There are a lot of squawks in our yard, but this one caught my attention with its brevity. I chased the sound to the top of our oak tree just in time to see a heavy, long-tailed bird flap off. I thought it might be a grouse. Later, I heard the call again, and saw a pair of the birds swoop around the house. Not grouse, for sure. Birds of prey.
That was over the weekend. Today the squawking bird greeted us as we got home from work. Not only did he sit on a snag long enough for Chris to find the telephoto lens, he didn't seem put off by my son, who was busy dumping handfuls of dirt into his toy wheelbarrow. Perhaps the bird was eying Gabe as a potential meal.
I'm no birder. Is this a Cooper's hawk, perhaps? It's about the size of a crow. The pitch of its size matches the calls that can be heard here at the Cornell Lab of Ornithology, and the individual "squawks" match the description of the "kik" call that the male makes to tell the female where he is.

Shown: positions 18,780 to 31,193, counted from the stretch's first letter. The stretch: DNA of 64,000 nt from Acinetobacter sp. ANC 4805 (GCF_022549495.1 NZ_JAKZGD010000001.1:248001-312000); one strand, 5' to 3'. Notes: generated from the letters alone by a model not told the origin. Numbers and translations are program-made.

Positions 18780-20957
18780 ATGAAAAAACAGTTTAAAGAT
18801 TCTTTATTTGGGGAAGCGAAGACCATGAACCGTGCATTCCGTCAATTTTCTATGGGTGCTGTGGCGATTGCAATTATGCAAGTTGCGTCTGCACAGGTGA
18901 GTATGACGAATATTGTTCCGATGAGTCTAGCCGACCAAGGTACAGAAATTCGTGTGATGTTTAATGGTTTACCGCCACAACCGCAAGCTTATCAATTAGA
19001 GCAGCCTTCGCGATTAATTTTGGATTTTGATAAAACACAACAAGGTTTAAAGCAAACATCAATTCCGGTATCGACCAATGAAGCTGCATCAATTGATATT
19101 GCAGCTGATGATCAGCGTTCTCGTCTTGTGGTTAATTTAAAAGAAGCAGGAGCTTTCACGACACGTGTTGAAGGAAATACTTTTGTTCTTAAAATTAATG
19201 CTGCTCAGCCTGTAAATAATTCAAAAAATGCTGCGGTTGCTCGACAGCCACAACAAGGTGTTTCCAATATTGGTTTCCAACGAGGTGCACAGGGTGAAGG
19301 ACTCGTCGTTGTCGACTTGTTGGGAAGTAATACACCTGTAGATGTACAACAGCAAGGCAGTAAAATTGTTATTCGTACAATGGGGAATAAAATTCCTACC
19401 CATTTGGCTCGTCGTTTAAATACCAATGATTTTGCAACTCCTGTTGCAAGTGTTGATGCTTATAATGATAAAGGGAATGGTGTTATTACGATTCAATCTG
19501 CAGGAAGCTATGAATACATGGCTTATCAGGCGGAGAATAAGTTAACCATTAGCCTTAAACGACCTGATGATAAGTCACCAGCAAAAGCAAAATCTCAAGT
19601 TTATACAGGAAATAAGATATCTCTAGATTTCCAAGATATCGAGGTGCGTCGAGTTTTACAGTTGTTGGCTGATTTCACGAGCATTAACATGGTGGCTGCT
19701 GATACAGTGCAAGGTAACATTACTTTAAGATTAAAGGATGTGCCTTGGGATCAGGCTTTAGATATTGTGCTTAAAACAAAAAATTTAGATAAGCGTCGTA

But then again, it could be a sharp-shinned hawk:
"Separating Sharp-shinned Hawks from Cooper's Hawks is one of the classic birding challenges. The birds look very similar and can be similarly sized. Cooper's Hawks have a larger head that juts farther out ahead of the wings compared with Sharp-shinned's pinhead. Cooper's have "hackles" that are sometimes raised, giving them a fierce look versus Sharp-shinned's more timid, round head. Adults have a pale nape, making them look like they're wearing a dark cap. Juvenile Cooper's Hawks are more finely streaked below than Sharp-shinned. When perched, look for Cooper's Hawk's thicker legs and big feet."
For some reason I thought identifying large predatory birds would be easier than identifying obscure plants. Sheesh.